Moped: Although the roads (especially further south on Koh Lanta) aren’t as good as in Phuket, they’re still pretty decent by South East Asia standards. So hiring a scooter is a great way to get around the island. The roads are a lot less busy than in Phuket, so also a great place to try out riding a scooter if you are keen. Just be careful, have the right insurance, carry the right paperwork and wear a helmet!

Why go to Phuket?

  • It’s the gateway to some of the southern Thai islands, including party mecca Koh Phi Phi, lovely Koh Lanta and lesser-known islet, Koh Lipe. This makes Phuket perfectly positioned as your first stop in an island-hopping tour!
  • Water babies will delight. Some of the best scuba diving and snorkelling sites are within easy reach of Phuket.
  • There’s definitely an accommodation option to suit your budget. From fancy-free backpacker hostels to incredibly luxurious resorts, Phuket is a large island with many a fantastic hotel option to fit your pocket.
  • If you like to party, you’ll love Phuket. Bangla Road is jammed with crazy bars, bustling pubs and revellers keen for a big night out. Plus you can just hop on the ferry to Koh Phi Phi if you want even more debauchery.
Phuket Thailand boats

What are the best things to do on Phuket?

There is surprisingly a lot of things to do on Phuket, other than just laze by your hotel pool that is. Here are a few favourites to add to your Phuket itinerary:

Walk up the Big Buddha

You’ll probably notice it if you’re driving around the island: the 45 metre tall Big Buddha, sitting pretty atop the Nakkerd Hills. The Phra Puttamingmonkol Akenakkiri Buddha was built back in 2004 and made entirely out of lily white concrete, and laced with gorgeous white jade marble. There is also a smaller buddha made out of brass (but looks gold) to take in.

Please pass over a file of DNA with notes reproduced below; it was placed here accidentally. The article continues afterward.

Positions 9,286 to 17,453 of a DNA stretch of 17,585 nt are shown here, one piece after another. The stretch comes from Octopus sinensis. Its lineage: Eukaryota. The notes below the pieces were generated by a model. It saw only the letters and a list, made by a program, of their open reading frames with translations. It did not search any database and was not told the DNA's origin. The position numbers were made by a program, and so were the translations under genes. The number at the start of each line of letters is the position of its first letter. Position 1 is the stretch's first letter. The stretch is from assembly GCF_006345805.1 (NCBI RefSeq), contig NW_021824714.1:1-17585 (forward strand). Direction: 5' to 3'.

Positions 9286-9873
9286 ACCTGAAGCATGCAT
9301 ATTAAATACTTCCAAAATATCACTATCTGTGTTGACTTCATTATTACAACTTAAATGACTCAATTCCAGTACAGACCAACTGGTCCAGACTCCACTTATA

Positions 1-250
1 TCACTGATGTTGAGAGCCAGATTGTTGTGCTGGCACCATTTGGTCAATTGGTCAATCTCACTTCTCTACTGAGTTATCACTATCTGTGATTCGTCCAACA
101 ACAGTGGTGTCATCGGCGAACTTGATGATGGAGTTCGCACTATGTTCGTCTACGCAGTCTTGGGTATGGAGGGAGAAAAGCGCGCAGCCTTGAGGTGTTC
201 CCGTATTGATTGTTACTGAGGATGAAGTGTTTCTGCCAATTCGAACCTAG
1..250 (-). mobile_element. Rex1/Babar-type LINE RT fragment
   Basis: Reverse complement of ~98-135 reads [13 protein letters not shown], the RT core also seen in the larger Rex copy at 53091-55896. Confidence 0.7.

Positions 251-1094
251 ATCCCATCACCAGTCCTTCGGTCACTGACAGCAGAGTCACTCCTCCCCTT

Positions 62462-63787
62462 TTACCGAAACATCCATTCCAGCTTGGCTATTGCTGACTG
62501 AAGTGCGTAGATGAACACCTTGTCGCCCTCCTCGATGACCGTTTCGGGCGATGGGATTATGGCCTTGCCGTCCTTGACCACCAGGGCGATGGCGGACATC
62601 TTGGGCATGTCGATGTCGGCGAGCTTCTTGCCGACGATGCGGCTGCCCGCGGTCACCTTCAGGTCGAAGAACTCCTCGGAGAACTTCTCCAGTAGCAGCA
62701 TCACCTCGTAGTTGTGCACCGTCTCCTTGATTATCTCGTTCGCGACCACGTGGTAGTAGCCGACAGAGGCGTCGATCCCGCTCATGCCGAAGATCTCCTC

This is quite a touristy thing to do in Phuket but still worth the trek, we’d say plus its only really a few stairs. You’ll not only be visiting a phenomenal religious landmark but the views from the Big Buddha are pretty epic as well, with sweeping views of Phuket Old Town, Kata and Karon.

Relax on the many beaches

Other than partying, Phuket is probably most synonymous with its many beaches, since there are over 30 of them on the island. There’s Kata beach, with it’s brightly-hued longtail boats and inviting clear waters, the more deserted (and aptly named) Freedom Beach to get off the beaten track, the still secluded Nai Harn shores or the island’s busiest stretch, Patong.

Whatever your beachgoing style, Phuket has one for you!

Go scuba diving

Now Phuket itself isn’t a divers paradise but its more its location that makes it so attractive for scuba enthusiasts, since you can hop to the different nearby locations in the Andaman Sea. Try out Hin Daeng or Hin Maung for electric purple corals and diving next to a towering wall, meander with the manta rays at Racha Noi or, if you’re a more advanced diver, you can find your way to the famous King Cruiser wreck. Phuket is also how you’ll get onto a liveaboard to the legendary Similan Islands, if you’re a true diving fan.

GoPro for travel - taking photos of turtles

Down beers and bargain cocktails on Bangla road

It’s a pedestrianized stretch of road only rivalled by Bangkok’s infamous Khao San Road. Bangla Road near Patong beach is an assault on the senses as you hear wannabe rock stars warbling from the many neon bars, are accosted (in the friendliest way possible) by people hawking ‘ping pong shows’ and things of a more exotic nature, and you find yourself playing a game of Connect Four or ‘hit the nail’ with a random bartender or hostess as you walk on by. If partying is your thing, then definitely get yourself to Bangla Road. And even if partying isn’t your thing, its worth a stroll down this infamous road just for the hilarity of it all.